Charlie is the intended murder victim here, and he avoids death only by chance. To find the murderer (since, of course, murder does occur), Charlie must outguess Scotland Yard and New York City police.
John G. Blystone
Sir George hires Hillary Gatt to find out more about Eric who wants to marry Lois. Gatt is murdered and the couple, married, run off to India. Old friend John Beetham sympathizes with the bride who sees that her hubby is a liar and drunk. John and Lois fly to San Francisco. Eric shows up and tries to kill John, but Scotland Yard and Lt. Charlie Chan intervene.Written by
Ed Stephan <email@example.com>
Bad Acting By Lead Gilbert Emery, Helped By Bad Script, Sink This Chan Movie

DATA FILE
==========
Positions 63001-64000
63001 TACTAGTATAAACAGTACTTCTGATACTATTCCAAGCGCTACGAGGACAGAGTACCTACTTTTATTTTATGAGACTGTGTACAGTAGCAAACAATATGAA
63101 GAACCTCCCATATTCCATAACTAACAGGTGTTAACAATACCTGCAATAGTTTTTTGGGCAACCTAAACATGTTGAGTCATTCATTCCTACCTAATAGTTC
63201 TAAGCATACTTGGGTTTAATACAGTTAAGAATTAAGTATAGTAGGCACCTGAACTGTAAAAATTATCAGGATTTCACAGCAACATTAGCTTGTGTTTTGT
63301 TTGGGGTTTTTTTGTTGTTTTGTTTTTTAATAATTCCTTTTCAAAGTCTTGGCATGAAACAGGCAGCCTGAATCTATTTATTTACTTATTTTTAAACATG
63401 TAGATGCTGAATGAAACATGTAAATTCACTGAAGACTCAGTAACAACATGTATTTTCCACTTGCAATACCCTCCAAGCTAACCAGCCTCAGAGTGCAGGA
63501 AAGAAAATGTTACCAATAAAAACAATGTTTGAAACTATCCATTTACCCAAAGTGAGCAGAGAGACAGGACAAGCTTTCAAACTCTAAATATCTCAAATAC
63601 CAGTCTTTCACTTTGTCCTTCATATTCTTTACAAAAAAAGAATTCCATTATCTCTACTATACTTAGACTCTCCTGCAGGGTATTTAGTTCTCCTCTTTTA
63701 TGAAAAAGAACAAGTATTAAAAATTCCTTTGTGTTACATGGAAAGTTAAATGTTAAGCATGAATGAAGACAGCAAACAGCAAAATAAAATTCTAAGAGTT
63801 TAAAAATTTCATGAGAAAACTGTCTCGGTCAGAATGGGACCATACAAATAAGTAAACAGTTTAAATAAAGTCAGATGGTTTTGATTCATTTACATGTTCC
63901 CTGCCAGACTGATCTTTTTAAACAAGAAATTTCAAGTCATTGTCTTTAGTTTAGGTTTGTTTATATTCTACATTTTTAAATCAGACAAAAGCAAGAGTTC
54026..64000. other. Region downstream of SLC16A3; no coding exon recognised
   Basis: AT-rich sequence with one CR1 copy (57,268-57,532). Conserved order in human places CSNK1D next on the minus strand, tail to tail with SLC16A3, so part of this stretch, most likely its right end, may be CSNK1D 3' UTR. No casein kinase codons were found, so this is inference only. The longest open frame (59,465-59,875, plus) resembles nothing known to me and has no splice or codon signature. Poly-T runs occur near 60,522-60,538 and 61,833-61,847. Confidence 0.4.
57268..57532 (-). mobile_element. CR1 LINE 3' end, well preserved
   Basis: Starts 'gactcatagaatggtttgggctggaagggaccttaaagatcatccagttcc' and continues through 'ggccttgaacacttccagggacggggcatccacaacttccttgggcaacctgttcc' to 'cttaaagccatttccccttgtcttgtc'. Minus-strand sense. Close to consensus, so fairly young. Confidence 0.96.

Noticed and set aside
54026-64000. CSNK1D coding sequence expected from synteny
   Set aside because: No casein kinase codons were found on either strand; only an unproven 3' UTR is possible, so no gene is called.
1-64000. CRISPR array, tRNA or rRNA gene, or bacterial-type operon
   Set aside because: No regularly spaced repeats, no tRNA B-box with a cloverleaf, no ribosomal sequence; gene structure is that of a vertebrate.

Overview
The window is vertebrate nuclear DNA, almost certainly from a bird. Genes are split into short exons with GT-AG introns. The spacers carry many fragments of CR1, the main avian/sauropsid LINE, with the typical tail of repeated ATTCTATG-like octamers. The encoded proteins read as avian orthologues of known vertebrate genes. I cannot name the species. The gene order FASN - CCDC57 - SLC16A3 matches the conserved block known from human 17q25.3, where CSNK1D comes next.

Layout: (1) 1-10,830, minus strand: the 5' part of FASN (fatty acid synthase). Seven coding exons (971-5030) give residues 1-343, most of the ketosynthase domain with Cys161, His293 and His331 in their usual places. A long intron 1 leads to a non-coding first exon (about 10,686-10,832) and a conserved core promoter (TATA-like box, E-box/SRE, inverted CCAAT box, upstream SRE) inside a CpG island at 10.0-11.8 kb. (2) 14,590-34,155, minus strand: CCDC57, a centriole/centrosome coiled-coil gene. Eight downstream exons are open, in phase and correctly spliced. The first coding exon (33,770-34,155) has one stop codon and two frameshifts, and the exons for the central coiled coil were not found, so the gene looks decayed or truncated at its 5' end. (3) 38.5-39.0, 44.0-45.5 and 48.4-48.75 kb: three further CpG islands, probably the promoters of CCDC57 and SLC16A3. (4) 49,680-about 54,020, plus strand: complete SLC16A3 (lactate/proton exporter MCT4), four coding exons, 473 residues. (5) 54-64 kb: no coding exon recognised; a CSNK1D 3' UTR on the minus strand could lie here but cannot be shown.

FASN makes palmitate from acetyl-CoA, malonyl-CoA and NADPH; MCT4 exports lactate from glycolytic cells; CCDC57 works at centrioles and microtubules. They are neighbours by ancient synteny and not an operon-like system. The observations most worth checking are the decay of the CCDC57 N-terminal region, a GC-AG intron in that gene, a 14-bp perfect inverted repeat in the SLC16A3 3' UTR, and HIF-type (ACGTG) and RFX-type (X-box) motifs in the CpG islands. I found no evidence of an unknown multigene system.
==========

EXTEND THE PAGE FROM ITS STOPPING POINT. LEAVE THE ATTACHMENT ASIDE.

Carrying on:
When Fox decided to make "Behind That Curtain," the studio picked as leads Warner Baxter, Lois Moran and Gilbert Emery. Of the three, Emery's role was the most important, since his actions kept the story moving to its eventual outcome in San Francisco. Although the scriptwriters gave Gilbert Emery terrible lines for his part as an upper class Englishman, Emery can take all the credit for his strange pseudo-British accent as he slowly enunciates every word of dialogue, pausing at every chance to lend gravity to the moronic dialogue. At about the 80 minute mark, Emery's character discusses a plan with Charlie Chan of the SFPD. In one exchange, both actors talked in exactly the same way, as if they memorized their dialogue phonetically. Unlike E.L. Park, the actor who played Chan, for Emery English was not a second language, but it sure sounded that way. At 90 minutes, this movie is about 30 minutes too long. Had the producer just cut out Emery's part entirely, this movie would have been much better. The story would still have been a mess, with the characters played by Warner Baxter and Lois Moran traveling in the desert with camels, for no reason I can see, except to save money on sets. Lois Moran has the best scene in the picture, as she runs through San Francisco while passersby look at her. This apparent cinema verite look at 1929 San Francisco is interesting, but not long enough. Maybe if there were more running scenes with Lois Moran, they could have renamed the picture "Run, Lois, Run." It is beyond me how Gilbert Emery could continue to have a career in Hollywood, while John Gilbert was almost laughed off the screen for having a voice with the wrong pitch for the roles John Gilbert first played in talkies.
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